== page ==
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I’m Falling Asleep Faster

I assume this is also a side effect of feeling less anxious, but I seem to fall asleep faster; within the 20-30-minute range rather than my normal 45 minutes to one hour (or longer). Not only do I seem to be skipping or at least shortening the whole tossing-and-turning phase of my sleep cycle, but I’m able to snap out of the overthinking that often keeps me up at night. Of course, there’s no telling whether a big life event would disrupt this newfound bliss, but I’d like to think it’s helped on a day-to-day basis.

My Experience With CBD

Would I say that CBD oil has fundamentally changed my life? No. But per the Charlotte’s Web website, this is the typical first experience. “Anyone who has ever started a new vitamin or supplement routine knows the short answer to how long it takes to kick in is—’it depends.’ For many newcomers, they’re not sure what to imagine, or some anticipate a huge change right away. For most of us, though, dietary supplements take time.”

With that said, I’m definitely intrigued enough by the subtle effects to continue taking the oil and to possibly up the dosage to the recommended two full droppers of the 30mL bottle per day. Plus, I take comfort in knowing that it’s an all-natural product that’s responsibly grown on family farms in Colorado. Something that’s safe, legal, requires no prescription, and makes me less anxious, less scatterbrained, and more focused? I’m definitely on board.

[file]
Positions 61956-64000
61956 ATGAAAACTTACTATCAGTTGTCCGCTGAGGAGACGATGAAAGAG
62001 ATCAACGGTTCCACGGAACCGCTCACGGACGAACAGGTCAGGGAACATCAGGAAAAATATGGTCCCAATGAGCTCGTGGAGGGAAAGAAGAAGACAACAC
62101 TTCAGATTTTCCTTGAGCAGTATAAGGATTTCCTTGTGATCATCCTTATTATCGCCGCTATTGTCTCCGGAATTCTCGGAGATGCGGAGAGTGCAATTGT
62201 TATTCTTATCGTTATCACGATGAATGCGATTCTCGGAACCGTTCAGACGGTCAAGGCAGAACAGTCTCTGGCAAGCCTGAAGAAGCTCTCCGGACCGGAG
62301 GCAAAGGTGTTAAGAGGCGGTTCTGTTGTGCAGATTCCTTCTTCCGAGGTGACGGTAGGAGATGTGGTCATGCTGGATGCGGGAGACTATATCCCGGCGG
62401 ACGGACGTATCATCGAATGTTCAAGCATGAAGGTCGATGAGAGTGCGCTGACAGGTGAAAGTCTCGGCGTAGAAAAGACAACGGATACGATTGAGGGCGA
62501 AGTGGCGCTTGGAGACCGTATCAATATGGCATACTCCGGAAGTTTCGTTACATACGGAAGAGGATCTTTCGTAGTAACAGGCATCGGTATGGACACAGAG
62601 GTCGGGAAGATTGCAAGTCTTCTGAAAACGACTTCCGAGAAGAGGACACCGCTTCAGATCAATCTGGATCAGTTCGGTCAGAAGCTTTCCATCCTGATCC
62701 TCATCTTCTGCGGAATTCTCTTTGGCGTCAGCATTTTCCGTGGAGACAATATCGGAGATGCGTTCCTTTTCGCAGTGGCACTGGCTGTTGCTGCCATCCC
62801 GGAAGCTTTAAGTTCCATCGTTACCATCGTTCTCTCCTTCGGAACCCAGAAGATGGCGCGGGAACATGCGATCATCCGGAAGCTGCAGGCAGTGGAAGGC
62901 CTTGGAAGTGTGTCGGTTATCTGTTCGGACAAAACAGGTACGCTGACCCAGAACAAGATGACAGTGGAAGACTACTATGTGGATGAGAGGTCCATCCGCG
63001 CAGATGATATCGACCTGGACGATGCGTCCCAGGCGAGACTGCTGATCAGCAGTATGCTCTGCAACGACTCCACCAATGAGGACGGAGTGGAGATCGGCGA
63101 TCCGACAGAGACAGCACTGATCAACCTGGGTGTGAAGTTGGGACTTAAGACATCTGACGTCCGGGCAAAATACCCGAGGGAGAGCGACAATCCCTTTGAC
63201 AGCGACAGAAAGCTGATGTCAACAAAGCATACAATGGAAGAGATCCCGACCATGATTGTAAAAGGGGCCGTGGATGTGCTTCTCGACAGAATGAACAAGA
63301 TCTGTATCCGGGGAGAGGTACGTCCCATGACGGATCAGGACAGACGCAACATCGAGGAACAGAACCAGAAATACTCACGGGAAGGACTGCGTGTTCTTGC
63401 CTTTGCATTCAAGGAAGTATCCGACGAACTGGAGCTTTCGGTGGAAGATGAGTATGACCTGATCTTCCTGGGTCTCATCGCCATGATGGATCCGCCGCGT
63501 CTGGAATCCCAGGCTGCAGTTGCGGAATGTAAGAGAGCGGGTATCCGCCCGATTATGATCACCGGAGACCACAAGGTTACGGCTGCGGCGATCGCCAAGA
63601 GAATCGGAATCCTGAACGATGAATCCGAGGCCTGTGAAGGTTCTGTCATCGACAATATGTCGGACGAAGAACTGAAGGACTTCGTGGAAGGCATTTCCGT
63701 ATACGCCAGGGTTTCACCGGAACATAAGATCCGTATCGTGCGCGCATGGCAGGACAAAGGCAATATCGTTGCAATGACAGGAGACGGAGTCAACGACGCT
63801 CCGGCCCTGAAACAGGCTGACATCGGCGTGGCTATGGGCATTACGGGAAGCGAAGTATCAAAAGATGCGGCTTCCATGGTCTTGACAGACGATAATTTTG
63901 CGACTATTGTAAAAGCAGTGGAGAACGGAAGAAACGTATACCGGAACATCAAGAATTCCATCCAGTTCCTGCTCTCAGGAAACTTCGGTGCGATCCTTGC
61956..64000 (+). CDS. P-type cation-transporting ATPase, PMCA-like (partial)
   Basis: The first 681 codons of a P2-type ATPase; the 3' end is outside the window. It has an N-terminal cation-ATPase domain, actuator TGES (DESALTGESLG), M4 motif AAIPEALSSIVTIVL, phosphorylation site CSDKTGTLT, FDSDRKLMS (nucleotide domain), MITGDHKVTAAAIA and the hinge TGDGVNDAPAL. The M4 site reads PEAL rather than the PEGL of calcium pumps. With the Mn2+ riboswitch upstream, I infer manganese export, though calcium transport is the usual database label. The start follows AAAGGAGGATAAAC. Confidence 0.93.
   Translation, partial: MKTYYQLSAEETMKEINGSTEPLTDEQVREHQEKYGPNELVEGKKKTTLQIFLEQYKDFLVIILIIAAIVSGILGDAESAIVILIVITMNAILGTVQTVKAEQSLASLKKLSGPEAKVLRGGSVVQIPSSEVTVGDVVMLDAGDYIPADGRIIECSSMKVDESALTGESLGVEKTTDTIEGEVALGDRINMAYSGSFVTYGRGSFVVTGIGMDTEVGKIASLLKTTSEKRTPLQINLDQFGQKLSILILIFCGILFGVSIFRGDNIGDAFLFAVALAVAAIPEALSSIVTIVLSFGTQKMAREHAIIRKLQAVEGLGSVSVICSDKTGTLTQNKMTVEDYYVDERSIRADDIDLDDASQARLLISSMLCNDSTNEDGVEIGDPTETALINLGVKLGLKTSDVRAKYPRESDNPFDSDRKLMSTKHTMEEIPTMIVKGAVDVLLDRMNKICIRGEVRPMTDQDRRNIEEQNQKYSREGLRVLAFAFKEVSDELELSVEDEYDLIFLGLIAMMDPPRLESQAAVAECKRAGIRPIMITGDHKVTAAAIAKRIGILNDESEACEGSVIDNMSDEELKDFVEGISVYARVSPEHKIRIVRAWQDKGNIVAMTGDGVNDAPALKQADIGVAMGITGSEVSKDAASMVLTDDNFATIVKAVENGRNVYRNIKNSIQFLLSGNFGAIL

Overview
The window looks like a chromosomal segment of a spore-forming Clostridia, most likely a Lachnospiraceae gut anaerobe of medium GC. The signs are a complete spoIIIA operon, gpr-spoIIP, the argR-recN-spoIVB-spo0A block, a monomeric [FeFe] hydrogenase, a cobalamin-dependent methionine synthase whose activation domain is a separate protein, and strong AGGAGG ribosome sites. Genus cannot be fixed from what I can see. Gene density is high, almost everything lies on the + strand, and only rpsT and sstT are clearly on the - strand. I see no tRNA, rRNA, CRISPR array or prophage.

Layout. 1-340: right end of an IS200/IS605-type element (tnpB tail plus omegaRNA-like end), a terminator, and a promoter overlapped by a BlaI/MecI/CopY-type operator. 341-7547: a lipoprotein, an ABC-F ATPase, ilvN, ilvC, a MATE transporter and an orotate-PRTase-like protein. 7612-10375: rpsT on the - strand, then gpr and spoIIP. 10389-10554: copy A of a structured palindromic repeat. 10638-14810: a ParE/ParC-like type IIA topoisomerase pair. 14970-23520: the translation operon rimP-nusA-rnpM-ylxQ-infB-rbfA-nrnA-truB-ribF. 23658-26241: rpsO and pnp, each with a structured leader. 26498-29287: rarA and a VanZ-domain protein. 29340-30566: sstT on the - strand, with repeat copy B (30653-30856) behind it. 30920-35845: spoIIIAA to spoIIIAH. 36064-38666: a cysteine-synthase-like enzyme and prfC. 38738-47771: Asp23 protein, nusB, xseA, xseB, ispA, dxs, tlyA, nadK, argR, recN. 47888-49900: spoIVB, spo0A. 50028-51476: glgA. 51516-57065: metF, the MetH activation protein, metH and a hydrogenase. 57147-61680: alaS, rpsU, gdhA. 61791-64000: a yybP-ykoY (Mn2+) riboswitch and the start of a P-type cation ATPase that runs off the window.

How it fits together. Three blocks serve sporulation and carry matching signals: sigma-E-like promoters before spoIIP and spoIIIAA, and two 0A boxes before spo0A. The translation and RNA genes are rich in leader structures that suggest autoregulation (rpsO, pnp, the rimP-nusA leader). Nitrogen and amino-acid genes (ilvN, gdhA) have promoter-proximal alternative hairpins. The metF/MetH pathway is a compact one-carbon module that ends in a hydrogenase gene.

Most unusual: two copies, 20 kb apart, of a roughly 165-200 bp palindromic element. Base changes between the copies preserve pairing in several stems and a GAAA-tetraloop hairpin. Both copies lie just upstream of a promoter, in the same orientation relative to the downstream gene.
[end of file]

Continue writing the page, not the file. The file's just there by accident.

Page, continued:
Explore the World of CBD

Looking to learn more about CBD? These are some of my favorite products to help get you started.

For those new to CBD, Charlotte’s Web recommends this hemp oil. Containing 17mg of CBD per 1mL serving, this CBD oil is also U.S. Hemp Authority Certified. Choose from four different flavors including Lemon Twist, Mint Chocolate, Orange Blossom, and Olive Oil.

Go deep on the subject of CBD with this book that includes case studies, interviews with doctors, an overview of the latest cannabis research, and how scientists are exploring cannabis for various medical uses. There is also an explainer about the difference between CBD products made from industrial hemp versus in a lab, and products made from the whole marijuana plant.

Charlotte’s Web inaugural CBD oil product comes in two flavors; Olive Oil and Mint Chocolate. It’s also its most potent. According to its website, its Original Formula Hemp Extract Oil comes with 50mg CBD per mL.

Gretchen Lidicker puts a lifestyle spin on the world of CBD as the author draws on the “knowledge of leaders in the health and wellness world” to explain why CBD has become a top beauty and wellness trend for top athletes and celebrities. The book also includes recipes and recommendations for how to choose a top-quality CBD product.